When Stephanie Staal first read The Feminine Mystique in college, she found it a mildly interesting relic from another era.” But more than a decade later, as a married stay-at-home mom in the suburbs, Staal rediscovered Betty Friedan's classic workand was surprised how much she identified with the laments and misgivings of 1950s housewives. She set out on a quest: to reenroll at Barnard and re-read the great books she had first encountered as an undergrad.
From the banishment of Eve to Judith Butler's Gender Trouble, Staal explores the significance of each of these classic tales by and of women, highlighting the relevance these ideas still have today. This process leads Staal to find the self she thought she had lostcurious and ambitious, zany and criticaland inspires new understandings of her relationships with her husband, her mother, and her daughter.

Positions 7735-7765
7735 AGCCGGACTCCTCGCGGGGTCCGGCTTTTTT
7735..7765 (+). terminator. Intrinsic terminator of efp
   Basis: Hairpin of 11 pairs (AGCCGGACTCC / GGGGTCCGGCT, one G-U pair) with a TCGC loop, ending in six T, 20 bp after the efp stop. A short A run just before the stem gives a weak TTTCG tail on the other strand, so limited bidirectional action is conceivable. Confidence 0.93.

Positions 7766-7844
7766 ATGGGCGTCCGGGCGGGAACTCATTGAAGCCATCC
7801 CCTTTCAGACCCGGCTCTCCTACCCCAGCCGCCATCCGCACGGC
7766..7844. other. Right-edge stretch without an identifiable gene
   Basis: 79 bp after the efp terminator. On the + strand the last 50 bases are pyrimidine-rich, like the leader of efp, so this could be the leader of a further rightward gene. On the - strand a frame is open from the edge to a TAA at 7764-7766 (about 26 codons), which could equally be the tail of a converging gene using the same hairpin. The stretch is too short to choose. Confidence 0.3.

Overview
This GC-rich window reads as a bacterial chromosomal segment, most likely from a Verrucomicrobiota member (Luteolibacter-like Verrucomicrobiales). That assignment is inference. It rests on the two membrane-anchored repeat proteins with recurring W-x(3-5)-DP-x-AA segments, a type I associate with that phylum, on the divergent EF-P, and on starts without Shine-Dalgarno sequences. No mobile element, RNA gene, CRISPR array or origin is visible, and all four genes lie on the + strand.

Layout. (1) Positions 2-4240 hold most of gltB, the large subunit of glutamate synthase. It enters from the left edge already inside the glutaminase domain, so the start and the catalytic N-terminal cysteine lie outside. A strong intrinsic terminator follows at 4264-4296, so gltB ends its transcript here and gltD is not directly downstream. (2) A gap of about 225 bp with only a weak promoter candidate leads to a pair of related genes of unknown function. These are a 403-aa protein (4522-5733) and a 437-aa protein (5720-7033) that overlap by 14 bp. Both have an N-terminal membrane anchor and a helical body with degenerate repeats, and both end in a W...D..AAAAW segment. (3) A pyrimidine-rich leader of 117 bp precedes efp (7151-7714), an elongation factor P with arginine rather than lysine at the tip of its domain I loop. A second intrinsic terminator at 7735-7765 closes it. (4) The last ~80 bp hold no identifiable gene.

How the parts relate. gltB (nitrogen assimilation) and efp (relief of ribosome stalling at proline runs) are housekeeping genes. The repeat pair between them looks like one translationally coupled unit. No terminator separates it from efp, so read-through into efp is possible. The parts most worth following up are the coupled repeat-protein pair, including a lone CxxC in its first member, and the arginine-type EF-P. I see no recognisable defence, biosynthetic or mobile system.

More than a decade after her graduation from Barnard College, journalist Staal (The Love They Lost) revisits feminist literature to conduct "a highly personal investigation" into the "balance between selfhood and womanhood." Her marriage is limping along, and motherhood and housework have intruded on her professional life. Contrasting her new responses to such feminist classics as Friedan's The Feminine Mystique and de Beauvoir's The Second Sex with those of her 19-year-old self and to those of today's students, Staal despairs over the "objectifying" of self she observes in young women today, but discovers that "absolutes that once dominated my thinking had been rubbed down by experience." Staal offers an interesting overview of feminist history and writings; however, her exploration of transformations in her life is superficial (her marriage was healed by "coming closer together through the thousands of tiny moments that make up a day"), and she learns the fairly trite lesson that "life is unpredictable, relationships are complex, and the mind cannot always rule the heart."